By Elizabeth Piper and Alastair Macdonald
BRUSSELS (Reuters) - British Prime Minister Theresa May will seal a Brexit package deal with European Union leaders in Brussels on Sunday after an agreement to reassure Madrid on a future say on Gibraltar lifted a threat of a Spanish veto.
The 27 EU national leaders will gather for an hour or so to formally endorse both a detailed treaty setting out the terms on which Britain will leave in an orderly manner on March 29 and a declaration outlining how Britain can keep close to its biggest market by following many EU rules after a 2-4-year transition.
They will then meet May briefly as she seeks momentum to get the package through the British parliament in the coming weeks in the teeth of fierce opposition from many of her own allies.
The Democratic Unionist Party, whose votes from Northern Ireland have helped May to govern since she lost her majority in a misjudged snap election last year, said it would try to block a Brexit deal it called "pitiful" - partly because it binds London to many EU rules it will no longer help set and partly as the DUP fears it could weaken the province's ties to Britain.
No one knows what will happen if parliament rejects May's plan, which she and EU leaders say is the best deal available.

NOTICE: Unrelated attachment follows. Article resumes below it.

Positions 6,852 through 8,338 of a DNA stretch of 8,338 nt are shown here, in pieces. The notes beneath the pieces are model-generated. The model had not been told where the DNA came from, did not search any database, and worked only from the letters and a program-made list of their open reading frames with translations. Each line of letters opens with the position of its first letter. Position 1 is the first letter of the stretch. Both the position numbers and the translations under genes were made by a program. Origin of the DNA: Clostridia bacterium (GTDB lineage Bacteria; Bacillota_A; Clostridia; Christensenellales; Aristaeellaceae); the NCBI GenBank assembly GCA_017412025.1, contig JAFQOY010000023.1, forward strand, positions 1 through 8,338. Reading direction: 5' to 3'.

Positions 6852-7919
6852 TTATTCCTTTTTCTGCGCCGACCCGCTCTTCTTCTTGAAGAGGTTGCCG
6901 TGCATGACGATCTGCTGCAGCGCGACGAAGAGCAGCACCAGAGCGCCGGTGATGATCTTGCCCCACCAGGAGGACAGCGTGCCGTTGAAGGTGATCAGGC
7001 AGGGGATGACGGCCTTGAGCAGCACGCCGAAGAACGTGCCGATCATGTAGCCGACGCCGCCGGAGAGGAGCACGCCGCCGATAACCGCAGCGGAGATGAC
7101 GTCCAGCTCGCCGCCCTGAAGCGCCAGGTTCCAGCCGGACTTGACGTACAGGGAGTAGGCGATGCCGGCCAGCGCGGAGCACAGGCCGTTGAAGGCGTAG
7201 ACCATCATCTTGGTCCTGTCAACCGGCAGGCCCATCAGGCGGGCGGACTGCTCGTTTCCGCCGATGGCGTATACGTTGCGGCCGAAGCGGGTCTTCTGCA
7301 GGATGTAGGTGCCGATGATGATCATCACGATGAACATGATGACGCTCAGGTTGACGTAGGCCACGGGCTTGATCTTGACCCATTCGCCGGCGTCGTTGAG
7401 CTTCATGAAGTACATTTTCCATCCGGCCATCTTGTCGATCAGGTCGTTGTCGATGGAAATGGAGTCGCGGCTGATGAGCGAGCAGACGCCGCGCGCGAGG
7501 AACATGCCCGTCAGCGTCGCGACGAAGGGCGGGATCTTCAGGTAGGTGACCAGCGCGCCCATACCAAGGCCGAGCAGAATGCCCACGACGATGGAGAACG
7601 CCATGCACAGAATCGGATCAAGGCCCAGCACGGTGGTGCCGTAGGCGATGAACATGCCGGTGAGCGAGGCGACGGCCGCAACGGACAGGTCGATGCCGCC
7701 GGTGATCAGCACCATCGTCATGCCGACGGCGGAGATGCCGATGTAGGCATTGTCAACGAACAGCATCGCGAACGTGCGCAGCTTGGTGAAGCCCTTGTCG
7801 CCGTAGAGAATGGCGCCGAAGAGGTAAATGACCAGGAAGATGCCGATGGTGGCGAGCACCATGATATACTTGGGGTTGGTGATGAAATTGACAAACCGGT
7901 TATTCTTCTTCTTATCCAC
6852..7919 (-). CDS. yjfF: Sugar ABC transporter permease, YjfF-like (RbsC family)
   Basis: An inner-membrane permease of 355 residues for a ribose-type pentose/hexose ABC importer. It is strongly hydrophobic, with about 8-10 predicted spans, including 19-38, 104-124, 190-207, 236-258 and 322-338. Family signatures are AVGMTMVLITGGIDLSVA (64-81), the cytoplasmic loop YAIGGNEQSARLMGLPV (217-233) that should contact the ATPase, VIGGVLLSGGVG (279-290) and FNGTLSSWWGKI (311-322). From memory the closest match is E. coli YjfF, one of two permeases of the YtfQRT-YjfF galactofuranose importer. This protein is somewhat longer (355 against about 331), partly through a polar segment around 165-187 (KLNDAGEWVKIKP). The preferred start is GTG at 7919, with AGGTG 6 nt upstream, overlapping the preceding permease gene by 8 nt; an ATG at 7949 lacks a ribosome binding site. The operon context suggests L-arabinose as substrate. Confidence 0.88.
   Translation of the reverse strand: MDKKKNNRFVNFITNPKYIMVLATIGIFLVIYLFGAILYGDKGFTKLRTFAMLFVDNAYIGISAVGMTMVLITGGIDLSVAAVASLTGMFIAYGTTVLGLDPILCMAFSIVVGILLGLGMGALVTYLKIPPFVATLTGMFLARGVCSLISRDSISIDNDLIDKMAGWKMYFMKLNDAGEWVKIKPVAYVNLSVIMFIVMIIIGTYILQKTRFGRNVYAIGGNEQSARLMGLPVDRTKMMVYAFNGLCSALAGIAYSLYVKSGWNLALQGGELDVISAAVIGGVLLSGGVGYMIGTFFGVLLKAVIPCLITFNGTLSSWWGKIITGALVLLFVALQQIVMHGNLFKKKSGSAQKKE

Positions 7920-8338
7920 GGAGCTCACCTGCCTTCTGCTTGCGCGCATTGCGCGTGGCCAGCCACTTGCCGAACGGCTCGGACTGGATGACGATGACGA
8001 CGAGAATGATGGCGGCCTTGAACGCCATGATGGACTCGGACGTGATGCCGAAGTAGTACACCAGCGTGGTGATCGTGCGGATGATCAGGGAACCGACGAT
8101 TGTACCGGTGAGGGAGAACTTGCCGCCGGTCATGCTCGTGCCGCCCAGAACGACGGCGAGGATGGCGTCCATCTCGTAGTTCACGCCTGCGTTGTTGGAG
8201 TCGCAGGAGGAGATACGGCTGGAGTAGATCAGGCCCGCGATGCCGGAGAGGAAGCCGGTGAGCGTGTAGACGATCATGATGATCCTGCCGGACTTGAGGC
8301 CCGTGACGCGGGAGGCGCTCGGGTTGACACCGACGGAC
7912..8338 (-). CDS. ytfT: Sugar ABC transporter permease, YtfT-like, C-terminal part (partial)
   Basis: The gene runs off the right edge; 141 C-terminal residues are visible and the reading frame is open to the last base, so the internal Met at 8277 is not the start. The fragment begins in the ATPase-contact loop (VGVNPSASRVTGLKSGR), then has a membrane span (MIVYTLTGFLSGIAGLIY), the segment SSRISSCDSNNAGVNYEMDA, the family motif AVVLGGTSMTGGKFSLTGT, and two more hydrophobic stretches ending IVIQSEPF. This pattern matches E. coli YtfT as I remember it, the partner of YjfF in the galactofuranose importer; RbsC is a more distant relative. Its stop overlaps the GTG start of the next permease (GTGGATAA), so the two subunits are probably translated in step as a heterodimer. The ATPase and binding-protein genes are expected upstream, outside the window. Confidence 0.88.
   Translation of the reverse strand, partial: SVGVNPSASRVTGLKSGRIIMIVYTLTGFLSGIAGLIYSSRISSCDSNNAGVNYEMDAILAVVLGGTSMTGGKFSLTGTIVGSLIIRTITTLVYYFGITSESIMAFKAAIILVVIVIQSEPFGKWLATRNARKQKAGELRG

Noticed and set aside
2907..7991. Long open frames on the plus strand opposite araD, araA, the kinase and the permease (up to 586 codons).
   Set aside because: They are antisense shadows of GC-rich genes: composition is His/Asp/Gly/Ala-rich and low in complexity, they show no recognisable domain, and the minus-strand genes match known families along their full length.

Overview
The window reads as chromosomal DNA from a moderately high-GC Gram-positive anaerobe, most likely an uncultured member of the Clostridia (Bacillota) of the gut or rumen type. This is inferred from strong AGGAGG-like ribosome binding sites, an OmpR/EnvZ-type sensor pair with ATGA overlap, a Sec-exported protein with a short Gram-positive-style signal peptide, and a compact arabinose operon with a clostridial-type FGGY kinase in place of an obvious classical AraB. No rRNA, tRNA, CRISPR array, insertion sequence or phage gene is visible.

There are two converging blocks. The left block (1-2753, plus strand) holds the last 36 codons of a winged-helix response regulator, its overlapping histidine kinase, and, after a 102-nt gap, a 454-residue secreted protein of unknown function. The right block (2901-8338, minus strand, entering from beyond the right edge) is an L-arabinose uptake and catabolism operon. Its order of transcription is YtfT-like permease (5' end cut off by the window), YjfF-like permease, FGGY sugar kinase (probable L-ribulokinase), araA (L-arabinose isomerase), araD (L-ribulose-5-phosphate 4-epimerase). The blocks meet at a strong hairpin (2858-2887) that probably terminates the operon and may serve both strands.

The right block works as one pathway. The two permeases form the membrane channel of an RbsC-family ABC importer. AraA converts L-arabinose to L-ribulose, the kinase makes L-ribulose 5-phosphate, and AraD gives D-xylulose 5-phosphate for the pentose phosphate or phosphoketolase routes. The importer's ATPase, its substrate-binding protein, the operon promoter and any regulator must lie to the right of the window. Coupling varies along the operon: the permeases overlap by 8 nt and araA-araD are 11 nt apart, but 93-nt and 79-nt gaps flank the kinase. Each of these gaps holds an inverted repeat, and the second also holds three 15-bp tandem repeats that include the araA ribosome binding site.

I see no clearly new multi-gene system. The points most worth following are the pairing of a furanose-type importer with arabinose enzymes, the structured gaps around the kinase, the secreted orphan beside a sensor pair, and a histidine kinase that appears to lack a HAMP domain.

Wrangling over how to keep open troubled Northern Ireland's land border with the EU without creating disruptive customs barriers with the Irish Republic dogged much of the 18 months of talks before accords were struck this month. Another relic of the imperial past, Britain's 300-year-old naval base on Spain's southern coast, threatened to derail plans at the last minute.
Spanish Prime Minister Pedro Sanchez threatened to boycott Sunday's meeting if he did not get amendments to the deal to ensure Madrid gets a say in Gibraltar's future ties with the EU.
After officials wrangled through the night, he announced on Saturday afternoon that he had such written pledges. Brussels officials said those essentially confirmed what most EU leaders had already understood - that Spain must have a binding say over how any future EU-UK trade pact might affect Gibraltar.
May will meet Sanchez for face-to-face talks during the summit, officials said.
(Additional reporting by Gabriela Baczynska and Jan Strupczewski in Brussels; writing by Alastair Macdonald; Editing by Marguerita Choy)